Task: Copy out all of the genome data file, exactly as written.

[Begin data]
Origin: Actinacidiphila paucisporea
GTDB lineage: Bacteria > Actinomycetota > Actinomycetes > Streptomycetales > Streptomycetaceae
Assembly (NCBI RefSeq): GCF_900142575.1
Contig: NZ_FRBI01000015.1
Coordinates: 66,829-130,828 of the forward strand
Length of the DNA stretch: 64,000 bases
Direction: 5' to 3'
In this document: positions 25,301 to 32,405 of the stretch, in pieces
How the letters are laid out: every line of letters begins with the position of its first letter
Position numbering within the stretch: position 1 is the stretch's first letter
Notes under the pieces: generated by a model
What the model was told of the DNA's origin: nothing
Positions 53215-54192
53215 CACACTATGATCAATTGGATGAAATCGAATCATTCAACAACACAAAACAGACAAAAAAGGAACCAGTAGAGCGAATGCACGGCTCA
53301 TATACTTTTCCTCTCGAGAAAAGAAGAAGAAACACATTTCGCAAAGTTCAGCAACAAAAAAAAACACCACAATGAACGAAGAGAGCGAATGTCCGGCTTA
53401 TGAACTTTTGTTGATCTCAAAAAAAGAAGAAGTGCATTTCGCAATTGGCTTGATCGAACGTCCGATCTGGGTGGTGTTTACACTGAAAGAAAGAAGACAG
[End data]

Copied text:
Origin: Actinacidiphila paucisporea
GTDB lineage: Bacteria > Actinomycetota > Actinomycetes > Streptomycetales > Streptomycetaceae
Assembly (NCBI RefSeq): GCF_900142575.1
Contig: NZ_FRBI01000015.1
Coordinates: 66,829-130,828 of the forward strand
Length of the DNA stretch: 64,000 bases
Direction: 5' to 3'
In this document: positions 25,301 to 32,405 of the stretch, in pieces
How the letters are laid out: every line of letters begins with the position of its first letter
Position numbering within the stretch: position 1 is the stretch's first letter
Notes under the pieces: generated by a model
What the model was told of the DNA's origin: nothing
Positions 53215-54192
53215 CACACTATGATCAATTGGATGAAATCGAATCATTCAACAACACAAAACAGACAAAAAAGGAACCAGTAGAGCGAATGCACGGCTCA
53301 TATACTTTTCCTCTCGAGAAAAGAAGAAGAAACACATTTCGCAAAGTTCAGCAACAAAAAAAAACACCACAATGAACGAAGAGAGCGAATGTCCGGCTTA
53401 TGAACTTTTGTTGATCTCAAAAAAAGAAGAAGTGCATTTCGCAATTGGCTTGATCGAACGTCCGATCTGGGTGGTGTTTACACTGAAAGAAAGAAGACAG